In 2011 an international Mobility Support Grant programme was launched to support artistic training and collaboration.
3.4.6 Other relevant issues
Cultural collaboration with countries like Britain, France, Germany and Italy has centred on projects such as the screening of art-house films, art and photographic exhibitions and music concerts. Some of the most stable events on Malta's mainstream cultural calendar arrive from Italy, Germany, France and the United Kingdom. In the recent past, Maltese activity in France, Germany and Italy has included exhibitions, literary events and artistic productions.
In 2011, the MCCA launched a Mobility Support Grant programme as part of its International Funding Strategy. It is a strand that caters for outgoing artistic mobility for short training courses, workshops, participation in artistic activities overseas, and international collaboration. The Mobility Support Grant has a total allocation of EUR 60 000.
EU programmes like Grundtvig have seen Malta taking the initiative to launch schemes for adult training through creative methods, including theatre, with European partners. Such schemes involve a programme for citizen empowerment through theatre, conducted in conjunction with partners from Austria, Bulgaria, Finland, Greece, Hungary, Italy, Latvia, Lithuania, Poland and Romania. There have been several examples of good practice, including theatre work in collaboration with a psychiatric centre in Abruzzo (Italy).
It is estimated that there are approximately 350 000 citizens of direct Maltese descent (Maltese Diaspora) living in Australia, New Zealand, Canada, the United States, the United Kingdom and other European countries. First and second generation emigrants have been actively concerned about preserving Maltese culture overseas. There is also Maltese language classes organised regularly in Australia and elsewhere, while Maltese programmes feature regularly on Ethnic Radio in Australia. The Maltese Broadcasting Service also sends regular news bulletins in Maltese to emigrants, but unfortunately, a rather "parochial" protectionist culture prevailing within the Maltese Diaspora has been alienating younger generations of Maltese lineage. The problem is often noticed when Maltese people visit their distant families in the host countries.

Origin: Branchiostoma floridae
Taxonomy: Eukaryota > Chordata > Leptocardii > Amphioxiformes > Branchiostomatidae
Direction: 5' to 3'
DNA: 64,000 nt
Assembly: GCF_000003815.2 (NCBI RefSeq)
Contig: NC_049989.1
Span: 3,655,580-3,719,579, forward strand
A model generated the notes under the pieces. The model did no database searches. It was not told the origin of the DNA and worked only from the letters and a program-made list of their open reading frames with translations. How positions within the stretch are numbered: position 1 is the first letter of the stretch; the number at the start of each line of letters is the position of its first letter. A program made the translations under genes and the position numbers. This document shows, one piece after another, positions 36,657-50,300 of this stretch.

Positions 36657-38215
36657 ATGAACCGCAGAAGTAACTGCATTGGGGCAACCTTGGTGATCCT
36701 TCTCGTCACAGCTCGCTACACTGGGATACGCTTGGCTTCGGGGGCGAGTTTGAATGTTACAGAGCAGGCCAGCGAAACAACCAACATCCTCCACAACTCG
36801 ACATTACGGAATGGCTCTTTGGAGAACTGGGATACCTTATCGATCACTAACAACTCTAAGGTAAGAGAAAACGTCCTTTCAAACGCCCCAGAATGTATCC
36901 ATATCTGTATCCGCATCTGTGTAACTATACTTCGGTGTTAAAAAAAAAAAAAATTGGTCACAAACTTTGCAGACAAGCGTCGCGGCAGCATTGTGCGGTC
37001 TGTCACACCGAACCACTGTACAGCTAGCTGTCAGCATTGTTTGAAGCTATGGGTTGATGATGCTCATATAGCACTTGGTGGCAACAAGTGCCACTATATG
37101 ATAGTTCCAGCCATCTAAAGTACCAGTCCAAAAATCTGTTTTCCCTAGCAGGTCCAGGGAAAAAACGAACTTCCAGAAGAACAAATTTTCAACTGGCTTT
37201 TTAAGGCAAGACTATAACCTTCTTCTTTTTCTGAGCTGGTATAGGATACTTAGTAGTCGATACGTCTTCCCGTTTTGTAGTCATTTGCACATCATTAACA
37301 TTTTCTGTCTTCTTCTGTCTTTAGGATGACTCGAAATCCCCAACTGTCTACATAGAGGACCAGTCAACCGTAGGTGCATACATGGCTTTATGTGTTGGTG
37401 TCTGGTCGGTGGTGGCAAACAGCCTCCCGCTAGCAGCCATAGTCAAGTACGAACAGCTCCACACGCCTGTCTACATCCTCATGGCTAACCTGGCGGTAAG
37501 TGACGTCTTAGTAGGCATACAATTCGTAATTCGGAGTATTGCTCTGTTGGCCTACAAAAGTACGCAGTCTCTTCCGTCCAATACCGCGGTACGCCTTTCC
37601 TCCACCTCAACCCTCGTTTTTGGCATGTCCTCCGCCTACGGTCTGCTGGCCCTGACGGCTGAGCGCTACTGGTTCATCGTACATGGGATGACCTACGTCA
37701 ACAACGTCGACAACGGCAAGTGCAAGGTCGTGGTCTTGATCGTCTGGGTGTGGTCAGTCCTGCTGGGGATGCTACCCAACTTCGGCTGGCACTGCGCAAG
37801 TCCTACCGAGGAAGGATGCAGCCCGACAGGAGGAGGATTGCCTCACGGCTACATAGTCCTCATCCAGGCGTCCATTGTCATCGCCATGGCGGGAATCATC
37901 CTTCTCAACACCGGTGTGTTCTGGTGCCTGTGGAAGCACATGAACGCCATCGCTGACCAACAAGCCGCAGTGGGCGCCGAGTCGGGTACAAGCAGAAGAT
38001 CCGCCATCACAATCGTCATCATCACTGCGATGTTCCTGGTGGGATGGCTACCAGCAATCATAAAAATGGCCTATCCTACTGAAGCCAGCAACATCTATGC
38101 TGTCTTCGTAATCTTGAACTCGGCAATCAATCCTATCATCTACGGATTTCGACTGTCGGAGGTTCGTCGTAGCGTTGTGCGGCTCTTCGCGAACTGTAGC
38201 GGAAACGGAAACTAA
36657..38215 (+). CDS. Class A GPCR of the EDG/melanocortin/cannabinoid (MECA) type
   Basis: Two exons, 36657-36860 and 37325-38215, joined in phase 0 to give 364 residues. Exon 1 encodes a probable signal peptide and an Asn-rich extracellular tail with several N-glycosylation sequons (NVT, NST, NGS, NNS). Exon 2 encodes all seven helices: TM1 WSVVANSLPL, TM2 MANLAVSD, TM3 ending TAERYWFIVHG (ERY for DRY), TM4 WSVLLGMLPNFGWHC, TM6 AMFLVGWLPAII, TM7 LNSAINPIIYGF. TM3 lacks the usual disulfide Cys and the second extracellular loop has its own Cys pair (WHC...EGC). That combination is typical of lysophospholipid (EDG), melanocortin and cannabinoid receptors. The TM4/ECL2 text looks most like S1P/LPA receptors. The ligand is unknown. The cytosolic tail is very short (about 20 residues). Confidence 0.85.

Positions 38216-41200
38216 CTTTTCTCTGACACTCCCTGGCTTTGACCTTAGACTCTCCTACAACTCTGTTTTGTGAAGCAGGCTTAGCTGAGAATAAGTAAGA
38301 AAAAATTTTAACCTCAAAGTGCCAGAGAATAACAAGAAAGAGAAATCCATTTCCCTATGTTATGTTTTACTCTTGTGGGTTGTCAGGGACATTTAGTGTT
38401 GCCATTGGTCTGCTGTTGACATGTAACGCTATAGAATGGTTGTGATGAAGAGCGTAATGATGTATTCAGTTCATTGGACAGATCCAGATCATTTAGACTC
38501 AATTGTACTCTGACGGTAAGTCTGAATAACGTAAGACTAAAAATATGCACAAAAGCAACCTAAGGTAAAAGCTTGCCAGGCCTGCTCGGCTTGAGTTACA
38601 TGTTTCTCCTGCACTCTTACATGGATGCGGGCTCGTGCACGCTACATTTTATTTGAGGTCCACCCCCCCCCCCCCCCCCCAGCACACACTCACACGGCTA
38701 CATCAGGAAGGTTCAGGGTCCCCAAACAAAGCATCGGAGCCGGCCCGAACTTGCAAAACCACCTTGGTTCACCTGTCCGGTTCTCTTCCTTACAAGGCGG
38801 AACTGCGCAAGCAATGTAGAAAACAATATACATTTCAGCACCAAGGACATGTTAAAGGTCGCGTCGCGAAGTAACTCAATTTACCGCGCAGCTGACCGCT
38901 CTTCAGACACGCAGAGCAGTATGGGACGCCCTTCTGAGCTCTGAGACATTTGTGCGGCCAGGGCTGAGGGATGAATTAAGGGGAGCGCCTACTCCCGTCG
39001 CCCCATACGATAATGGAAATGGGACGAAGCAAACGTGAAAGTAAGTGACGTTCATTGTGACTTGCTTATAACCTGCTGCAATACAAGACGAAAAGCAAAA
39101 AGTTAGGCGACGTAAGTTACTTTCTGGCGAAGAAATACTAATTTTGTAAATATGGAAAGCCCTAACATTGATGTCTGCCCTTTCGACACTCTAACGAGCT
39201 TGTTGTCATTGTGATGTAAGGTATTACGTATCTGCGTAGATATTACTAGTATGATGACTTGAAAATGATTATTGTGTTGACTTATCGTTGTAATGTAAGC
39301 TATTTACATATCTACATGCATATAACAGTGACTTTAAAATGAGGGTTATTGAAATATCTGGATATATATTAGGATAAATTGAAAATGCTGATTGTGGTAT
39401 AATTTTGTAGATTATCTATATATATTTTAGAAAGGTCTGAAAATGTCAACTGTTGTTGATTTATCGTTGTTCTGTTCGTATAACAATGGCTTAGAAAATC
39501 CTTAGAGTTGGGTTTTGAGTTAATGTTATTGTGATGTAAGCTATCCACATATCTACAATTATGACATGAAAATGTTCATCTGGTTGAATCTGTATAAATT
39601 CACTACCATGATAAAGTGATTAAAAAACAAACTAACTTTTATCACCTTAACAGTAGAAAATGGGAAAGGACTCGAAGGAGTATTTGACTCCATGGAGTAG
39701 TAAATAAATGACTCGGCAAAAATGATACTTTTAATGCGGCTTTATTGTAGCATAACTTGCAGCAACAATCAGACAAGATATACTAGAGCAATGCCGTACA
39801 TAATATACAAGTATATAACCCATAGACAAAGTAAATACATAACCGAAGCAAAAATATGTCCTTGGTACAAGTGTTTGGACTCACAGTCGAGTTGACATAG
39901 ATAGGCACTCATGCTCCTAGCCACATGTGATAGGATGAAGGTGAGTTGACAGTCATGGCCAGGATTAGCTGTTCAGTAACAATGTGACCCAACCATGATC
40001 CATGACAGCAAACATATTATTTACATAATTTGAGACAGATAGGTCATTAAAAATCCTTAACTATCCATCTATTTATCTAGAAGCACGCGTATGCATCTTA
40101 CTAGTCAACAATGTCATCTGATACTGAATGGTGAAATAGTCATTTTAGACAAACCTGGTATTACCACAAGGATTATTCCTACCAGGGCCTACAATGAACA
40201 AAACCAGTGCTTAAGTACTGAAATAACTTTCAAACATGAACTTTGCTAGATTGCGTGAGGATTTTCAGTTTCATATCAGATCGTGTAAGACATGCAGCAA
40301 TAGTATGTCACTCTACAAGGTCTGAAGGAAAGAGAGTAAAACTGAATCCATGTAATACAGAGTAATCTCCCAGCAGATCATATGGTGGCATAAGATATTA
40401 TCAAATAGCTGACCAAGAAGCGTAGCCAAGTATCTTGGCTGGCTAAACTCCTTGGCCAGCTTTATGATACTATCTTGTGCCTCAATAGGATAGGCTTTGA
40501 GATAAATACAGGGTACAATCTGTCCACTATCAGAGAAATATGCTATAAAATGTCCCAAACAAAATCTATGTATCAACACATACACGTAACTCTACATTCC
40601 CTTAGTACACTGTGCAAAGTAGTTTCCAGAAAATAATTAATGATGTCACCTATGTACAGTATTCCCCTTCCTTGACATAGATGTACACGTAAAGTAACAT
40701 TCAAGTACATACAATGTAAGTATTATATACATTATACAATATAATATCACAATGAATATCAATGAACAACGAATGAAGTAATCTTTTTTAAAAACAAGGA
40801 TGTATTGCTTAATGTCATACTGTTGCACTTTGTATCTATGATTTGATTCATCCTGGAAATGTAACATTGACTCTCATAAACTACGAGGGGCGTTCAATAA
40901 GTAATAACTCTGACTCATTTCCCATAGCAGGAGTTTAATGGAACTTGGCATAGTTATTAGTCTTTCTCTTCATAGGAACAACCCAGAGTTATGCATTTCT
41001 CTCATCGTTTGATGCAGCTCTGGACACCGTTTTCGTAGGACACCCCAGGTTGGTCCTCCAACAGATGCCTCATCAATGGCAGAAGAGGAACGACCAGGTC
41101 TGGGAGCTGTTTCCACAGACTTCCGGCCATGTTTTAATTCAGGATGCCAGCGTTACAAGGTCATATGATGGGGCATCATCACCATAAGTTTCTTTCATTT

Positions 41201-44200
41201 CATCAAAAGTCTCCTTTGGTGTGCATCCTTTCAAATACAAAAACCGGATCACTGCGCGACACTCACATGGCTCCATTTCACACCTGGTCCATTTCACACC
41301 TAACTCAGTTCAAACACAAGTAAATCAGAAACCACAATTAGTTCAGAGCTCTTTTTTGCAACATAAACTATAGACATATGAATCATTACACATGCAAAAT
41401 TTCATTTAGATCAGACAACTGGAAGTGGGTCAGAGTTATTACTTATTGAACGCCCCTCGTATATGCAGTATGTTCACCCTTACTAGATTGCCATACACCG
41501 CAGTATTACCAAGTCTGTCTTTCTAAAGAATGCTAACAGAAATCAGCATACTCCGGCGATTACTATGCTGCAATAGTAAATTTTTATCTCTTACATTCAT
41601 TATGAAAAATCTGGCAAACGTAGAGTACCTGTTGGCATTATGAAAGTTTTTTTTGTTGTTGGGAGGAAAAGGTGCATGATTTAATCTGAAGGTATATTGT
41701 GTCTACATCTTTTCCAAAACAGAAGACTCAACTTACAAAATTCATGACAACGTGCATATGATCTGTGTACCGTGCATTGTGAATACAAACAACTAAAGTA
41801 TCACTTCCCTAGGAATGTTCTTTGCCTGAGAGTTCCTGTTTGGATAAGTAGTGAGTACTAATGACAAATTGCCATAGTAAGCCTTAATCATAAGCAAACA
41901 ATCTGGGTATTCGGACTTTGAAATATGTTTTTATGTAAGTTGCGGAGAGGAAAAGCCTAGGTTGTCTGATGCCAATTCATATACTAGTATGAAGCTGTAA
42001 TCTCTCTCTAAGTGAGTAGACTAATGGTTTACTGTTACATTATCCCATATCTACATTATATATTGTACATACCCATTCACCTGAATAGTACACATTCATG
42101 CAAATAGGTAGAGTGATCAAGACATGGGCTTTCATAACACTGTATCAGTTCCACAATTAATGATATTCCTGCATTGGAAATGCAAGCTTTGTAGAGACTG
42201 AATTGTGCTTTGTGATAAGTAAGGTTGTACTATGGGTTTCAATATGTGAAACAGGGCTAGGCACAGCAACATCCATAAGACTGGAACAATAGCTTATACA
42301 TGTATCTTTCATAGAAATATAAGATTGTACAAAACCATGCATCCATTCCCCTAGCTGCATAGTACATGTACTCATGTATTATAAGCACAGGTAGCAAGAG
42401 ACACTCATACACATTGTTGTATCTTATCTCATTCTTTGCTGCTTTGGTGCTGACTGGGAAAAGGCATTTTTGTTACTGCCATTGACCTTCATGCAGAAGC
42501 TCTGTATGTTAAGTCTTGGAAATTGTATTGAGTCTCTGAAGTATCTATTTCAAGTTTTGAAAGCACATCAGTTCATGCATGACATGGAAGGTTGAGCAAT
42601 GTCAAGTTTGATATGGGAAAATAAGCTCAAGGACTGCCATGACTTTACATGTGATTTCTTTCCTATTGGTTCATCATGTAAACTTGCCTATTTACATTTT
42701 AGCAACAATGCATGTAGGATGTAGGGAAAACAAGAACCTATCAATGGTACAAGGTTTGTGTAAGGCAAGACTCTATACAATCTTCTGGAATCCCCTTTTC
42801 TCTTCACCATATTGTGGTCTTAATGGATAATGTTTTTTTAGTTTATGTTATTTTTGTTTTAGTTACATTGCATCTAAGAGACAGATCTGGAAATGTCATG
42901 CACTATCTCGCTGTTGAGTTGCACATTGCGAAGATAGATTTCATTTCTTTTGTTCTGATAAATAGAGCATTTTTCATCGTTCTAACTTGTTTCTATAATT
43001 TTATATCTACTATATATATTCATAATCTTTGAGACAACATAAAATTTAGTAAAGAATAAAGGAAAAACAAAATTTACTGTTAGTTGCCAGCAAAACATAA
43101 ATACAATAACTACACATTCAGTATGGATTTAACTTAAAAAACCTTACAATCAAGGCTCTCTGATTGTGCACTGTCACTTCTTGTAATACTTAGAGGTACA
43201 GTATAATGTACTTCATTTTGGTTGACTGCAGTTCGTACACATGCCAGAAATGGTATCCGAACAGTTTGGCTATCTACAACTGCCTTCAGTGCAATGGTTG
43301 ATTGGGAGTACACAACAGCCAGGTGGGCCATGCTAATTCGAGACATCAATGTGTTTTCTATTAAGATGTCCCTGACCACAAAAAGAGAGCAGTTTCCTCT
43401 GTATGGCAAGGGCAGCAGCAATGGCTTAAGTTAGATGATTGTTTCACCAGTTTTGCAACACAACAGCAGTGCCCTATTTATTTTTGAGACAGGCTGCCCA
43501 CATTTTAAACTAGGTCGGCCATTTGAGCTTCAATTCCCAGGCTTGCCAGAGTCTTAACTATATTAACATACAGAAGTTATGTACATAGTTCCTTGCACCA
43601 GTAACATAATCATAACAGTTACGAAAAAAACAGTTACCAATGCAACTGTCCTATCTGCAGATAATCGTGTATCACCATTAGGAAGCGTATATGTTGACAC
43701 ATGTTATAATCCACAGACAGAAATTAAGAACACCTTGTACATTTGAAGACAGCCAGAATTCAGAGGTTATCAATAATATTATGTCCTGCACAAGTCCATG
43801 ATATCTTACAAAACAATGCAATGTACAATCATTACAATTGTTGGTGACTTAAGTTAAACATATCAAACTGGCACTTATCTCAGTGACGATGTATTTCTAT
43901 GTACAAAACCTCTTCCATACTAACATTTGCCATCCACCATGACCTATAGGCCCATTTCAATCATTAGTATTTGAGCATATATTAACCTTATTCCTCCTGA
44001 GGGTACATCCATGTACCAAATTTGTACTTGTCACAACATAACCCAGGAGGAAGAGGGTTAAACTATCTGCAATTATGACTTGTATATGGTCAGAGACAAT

On an official visit to Australia in 2007, the Maltese Prime Minister promised the government's commitment to address the cultural needs of the Diaspora community in Australia. This will mainly be created through increased cultural links with Malta and further investment in pedagogical tools for Maltese language courses. The establishment of the Council of Maltese Abroad is an important step to foster long-term programmes and formalise a stonger relationship with the Maltese Diaspora (refer to 3.4.1 Overview of main structures and trends)